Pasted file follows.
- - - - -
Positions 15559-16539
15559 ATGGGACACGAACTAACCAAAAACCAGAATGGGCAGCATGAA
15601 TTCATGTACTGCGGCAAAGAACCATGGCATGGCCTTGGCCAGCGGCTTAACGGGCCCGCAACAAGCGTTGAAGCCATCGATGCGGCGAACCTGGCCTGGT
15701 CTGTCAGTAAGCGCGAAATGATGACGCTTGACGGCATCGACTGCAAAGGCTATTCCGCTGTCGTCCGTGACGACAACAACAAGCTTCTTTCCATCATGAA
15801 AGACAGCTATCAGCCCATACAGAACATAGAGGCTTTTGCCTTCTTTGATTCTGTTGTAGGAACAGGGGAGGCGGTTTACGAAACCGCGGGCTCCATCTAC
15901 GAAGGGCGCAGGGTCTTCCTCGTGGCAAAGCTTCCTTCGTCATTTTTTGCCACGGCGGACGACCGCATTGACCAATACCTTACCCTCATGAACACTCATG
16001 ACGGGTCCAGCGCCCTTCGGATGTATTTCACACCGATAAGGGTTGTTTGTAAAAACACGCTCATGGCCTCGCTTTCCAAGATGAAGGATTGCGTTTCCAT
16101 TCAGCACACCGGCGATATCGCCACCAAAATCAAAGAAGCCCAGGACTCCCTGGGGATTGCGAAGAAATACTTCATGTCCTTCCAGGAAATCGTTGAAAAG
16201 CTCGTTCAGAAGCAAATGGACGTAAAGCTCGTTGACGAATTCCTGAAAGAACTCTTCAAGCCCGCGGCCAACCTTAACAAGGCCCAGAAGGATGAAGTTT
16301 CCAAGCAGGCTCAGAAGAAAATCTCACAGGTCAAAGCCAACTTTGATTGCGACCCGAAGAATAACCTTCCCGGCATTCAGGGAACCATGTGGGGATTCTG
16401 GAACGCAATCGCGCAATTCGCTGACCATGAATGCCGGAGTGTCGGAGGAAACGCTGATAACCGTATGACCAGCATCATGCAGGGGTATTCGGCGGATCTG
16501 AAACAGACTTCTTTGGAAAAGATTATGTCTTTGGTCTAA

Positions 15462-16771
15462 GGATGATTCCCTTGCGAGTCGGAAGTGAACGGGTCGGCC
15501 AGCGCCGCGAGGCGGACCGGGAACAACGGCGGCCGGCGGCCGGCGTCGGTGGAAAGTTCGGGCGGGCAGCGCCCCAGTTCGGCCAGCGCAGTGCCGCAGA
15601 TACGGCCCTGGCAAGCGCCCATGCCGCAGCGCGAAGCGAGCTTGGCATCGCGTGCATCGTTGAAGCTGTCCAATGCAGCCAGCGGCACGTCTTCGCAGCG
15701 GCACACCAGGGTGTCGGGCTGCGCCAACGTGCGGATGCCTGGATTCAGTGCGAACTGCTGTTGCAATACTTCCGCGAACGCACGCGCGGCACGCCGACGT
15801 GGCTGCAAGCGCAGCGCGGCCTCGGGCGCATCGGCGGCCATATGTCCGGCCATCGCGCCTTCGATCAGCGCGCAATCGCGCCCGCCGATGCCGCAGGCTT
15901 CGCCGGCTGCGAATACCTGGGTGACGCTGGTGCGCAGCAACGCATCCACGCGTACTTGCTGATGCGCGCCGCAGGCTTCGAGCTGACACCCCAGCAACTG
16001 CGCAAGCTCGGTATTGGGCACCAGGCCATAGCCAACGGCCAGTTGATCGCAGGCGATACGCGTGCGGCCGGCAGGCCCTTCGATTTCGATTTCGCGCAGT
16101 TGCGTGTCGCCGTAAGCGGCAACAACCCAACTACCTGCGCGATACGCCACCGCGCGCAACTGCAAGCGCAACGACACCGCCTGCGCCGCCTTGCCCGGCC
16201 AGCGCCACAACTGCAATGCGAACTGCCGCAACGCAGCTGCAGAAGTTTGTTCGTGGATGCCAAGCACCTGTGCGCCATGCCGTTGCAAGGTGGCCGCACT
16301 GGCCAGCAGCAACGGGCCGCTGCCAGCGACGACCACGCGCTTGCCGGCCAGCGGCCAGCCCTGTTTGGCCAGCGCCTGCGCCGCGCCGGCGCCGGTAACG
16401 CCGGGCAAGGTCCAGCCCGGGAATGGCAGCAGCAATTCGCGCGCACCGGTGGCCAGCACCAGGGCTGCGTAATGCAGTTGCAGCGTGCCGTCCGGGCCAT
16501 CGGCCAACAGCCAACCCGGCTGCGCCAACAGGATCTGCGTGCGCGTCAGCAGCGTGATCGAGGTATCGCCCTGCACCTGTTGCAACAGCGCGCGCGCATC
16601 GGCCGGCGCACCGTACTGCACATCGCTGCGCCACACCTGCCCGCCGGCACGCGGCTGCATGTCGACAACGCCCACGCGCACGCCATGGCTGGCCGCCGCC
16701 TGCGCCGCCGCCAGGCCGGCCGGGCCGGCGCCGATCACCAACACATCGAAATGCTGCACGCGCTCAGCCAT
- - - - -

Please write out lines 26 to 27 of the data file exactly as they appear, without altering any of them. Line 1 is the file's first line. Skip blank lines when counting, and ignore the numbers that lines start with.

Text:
16601 GGCCGGCGCACCGTACTGCACATCGCTGCGCCACACCTGCCCGCCGGCACGCGGCTGCATGTCGACAACGCCCACGCGCACGCCATGGCTGGCCGCCGCC
16701 TGCGCCGCCGCCAGGCCGGCCGGGCCGGCGCCGATCACCAACACATCGAAATGCTGCACGCGCTCAGCCAT